These are two graphics from The World’s Muslims: Religion, Politics and Society by The Pew Forum On Religion & Public Life. The study provides interesting regional and cultural differences among the world Muslim population.
“One of the most remarkable and lasting war stories is that the war on terror is being waged in order to protect women’s rights and liberate Muslim and Arab women in places like Afghanistan and Iraq. Thinking back to the initiation of war in Afghanistan, images of burqa-clad Afghan women represented as victims of ‘barbaric, unshaven, cave-dwelling fundamentalists’ dominated the media and provided the basis for the Bush administration’s rhetoric that this war would liberate Afghan women. A similar pattern emerged in Iraq as gendered and racialized representations of the war were used to convince Americans that the invasion of Iraq would liberate the Iraqi people from a brutal and misogynist dictator. This engendering of the war not only constructs the ‘victimized women to be rescued’, but also their ‘hyper-masculine rescuers’ and ‘cowardly oppressors’.
For many feminists, this war story about women’s liberation served to camouflage the Bush administration’s past and present record on women’s rights. For example, before 9/11 the Bush administration was engaged in political negotiations with the Taliban about the development of oil pipelines even though they were aware of the Taliban’s treatment of Afghan women… There [were] also emerging reports that Coalition forces have sexually assaulted imprisoned Iraqi women as well as female coalition soldiers in Afghanistan and Iraq… In the aftermath of war in Afghanistan and Iraq, women’s experiences of the war on terror continue to stand in stark opposition to the stories of liberation told by the Bush administration.
Moreover, this war story about women’s liberation deflects attention away from the violence that women, in particular, suffer as a result of war, including sexual violence, loss of male family members, and the burden of caring for the young, old, and injured. It also justifies violence in the name of women, implicating all women in the direct and indirect violence and destruction that occur form war… As Katharine Viner correctly notes, “…[F]eminists are left with the fact that their own beliefs are being trotted out by world leaders in the name of a cause which does nothing for the women it pretends to protect. This is nothing less than an abuse of feminism, one which will further discredit the cause of western feminism in the Arab world… (Viner, 2002).” —(9-11, Hunt and Rygiel) Chapter 1: (En)Gendered War Stories and Camouflaged Politics in (En)Gendering the War on Terror (2006)
Elvira Bojadzic co-founded Islamic Arts Magazine as an international platform for traditional and contemporary Islamic arts. She and her husband created the first online issue in 2009, after struggling to find such a magazine. Their website has become a platform for artists whose work is featured in their online gallery. They are now working on Islamic art e-Books. The first three e-Books will cover the history and architecture of Istanbul Mosques. Discover more: http://muslima.imow.org/content/rebuilding-cultural-tradition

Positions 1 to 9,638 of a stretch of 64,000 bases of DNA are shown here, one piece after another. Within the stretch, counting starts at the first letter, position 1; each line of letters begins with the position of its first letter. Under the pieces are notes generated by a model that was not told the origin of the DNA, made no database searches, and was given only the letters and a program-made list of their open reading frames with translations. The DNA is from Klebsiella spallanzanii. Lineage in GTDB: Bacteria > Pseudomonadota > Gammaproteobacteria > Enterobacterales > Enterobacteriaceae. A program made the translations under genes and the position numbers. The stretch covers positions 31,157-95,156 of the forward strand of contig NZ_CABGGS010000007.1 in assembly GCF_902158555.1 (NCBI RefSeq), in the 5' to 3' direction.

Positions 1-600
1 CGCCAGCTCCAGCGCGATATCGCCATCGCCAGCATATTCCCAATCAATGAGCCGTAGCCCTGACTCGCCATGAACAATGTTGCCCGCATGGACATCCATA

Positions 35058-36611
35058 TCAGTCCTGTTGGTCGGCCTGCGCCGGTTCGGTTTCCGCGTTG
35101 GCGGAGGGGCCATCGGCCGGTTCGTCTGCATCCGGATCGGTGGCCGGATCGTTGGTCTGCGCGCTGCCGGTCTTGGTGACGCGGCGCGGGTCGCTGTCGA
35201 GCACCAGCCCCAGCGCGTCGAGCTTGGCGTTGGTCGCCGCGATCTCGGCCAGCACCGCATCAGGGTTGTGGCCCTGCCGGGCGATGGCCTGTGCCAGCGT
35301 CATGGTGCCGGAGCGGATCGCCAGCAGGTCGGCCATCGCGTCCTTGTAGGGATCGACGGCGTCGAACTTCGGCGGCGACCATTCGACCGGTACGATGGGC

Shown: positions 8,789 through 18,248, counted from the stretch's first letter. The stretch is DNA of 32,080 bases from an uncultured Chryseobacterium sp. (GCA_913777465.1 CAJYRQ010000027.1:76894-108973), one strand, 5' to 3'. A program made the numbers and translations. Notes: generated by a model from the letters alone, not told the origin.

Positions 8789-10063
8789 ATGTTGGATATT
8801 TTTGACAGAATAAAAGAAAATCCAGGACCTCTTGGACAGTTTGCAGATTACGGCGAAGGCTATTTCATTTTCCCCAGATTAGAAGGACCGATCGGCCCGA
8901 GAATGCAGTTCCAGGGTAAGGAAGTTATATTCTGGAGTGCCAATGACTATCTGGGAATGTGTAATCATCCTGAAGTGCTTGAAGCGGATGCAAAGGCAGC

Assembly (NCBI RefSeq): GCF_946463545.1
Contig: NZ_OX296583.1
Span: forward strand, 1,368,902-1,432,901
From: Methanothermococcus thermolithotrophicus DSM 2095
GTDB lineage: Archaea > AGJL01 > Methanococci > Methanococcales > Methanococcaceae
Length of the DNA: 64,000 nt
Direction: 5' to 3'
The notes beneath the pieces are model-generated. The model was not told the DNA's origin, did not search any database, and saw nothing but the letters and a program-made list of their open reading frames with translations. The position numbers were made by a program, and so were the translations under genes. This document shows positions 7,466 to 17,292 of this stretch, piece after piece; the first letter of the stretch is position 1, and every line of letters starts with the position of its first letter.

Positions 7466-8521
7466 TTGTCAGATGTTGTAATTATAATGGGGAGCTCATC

In 2003, during a one year mission in Afghanistan under NGO “Aina” Roshanak Bahramlou, an Iranian photographer, started to document the private and daily life of women, in a country where they had gone through social annihilation. Inspired by traditional techniques used by local photographers to incorporate color into black and white film, the only film available in Afghanistan, she creates images of women in Afghanistan in different way. As she shares the similar culture and language with them, she felt that they are more open to her than any other foreigners. These women lived or were born during the Taliban’s rules. Discover more: http://muslima.imow.org/gallery/intimit%C3%A9s-afgintimit%C3%A9s-afghaneshanes
“In my art, I wish to present myself through multiple lenses — as artist, as Moroccan, as traditionalist, as Liberal, as Muslim. In short, I invite viewers to resist stereotypes.”–Lalla Essaydi. You can discover more on her website.
As a beginning project for my internship with WVN, I screened several films from the past WVN film festival at the School of Oriental and African Studies (SOAS) Student Union in London. I have been studying there as part of my year abroad. The school is incredibly diverse. As I screened the short films in the common room, I noticed many who curiously watched the short films. I spoke with several students and discovered a breadth of interests that connected with the films: a non-Muslim woman interested in issues of gender and religion, a Muslim Indian woman who had made a short film about education, a Muslim woman studying Islamic law, an African woman studying Development, an American man studying International Politics, several British young women studying Arabic and many many more young adults who engaged with the films made by women from Muslim-majority societies. When asked if they were interested in the WVN Mission and seeing more films made by women from Muslim-majority societies, there was a resounding YES each time. Students were aware of the bias found in major news networks and popular films. Many commented on the need for individual and collectively diverse voices from women. This is especially true for women from Muslim-majority societies, which are inaccurately portrayed as one and monolithic culture. The SOAS screening successfully advertised WVN as a new organization and engaged the student body with the films.